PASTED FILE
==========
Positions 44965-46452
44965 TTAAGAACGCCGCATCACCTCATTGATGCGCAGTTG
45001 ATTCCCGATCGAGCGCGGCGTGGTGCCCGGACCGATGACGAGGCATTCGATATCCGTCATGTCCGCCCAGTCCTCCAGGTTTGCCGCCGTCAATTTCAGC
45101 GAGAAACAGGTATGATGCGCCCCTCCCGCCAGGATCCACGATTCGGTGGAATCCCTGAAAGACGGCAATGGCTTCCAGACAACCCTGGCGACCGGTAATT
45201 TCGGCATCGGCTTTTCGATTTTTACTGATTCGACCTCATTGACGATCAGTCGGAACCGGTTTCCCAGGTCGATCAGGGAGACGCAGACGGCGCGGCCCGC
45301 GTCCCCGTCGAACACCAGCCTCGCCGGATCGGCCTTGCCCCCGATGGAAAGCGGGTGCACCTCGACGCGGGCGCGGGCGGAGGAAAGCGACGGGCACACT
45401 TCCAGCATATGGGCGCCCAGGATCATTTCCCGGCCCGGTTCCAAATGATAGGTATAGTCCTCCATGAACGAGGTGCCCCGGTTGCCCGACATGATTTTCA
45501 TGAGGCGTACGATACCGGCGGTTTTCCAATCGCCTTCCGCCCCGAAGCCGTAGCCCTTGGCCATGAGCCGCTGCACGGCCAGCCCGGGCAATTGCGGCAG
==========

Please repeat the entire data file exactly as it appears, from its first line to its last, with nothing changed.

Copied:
Positions 44965-46452
44965 TTAAGAACGCCGCATCACCTCATTGATGCGCAGTTG
45001 ATTCCCGATCGAGCGCGGCGTGGTGCCCGGACCGATGACGAGGCATTCGATATCCGTCATGTCCGCCCAGTCCTCCAGGTTTGCCGCCGTCAATTTCAGC
45101 GAGAAACAGGTATGATGCGCCCCTCCCGCCAGGATCCACGATTCGGTGGAATCCCTGAAAGACGGCAATGGCTTCCAGACAACCCTGGCGACCGGTAATT
45201 TCGGCATCGGCTTTTCGATTTTTACTGATTCGACCTCATTGACGATCAGTCGGAACCGGTTTCCCAGGTCGATCAGGGAGACGCAGACGGCGCGGCCCGC
45301 GTCCCCGTCGAACACCAGCCTCGCCGGATCGGCCTTGCCCCCGATGGAAAGCGGGTGCACCTCGACGCGGGCGCGGGCGGAGGAAAGCGACGGGCACACT
45401 TCCAGCATATGGGCGCCCAGGATCATTTCCCGGCCCGGTTCCAAATGATAGGTATAGTCCTCCATGAACGAGGTGCCCCGGTTGCCCGACATGATTTTCA
45501 TGAGGCGTACGATACCGGCGGTTTTCCAATCGCCTTCCGCCCCGAAGCCGTAGCCCTTGGCCATGAGCCGCTGCACGGCCAGCCCGGGCAATTGCGGCAG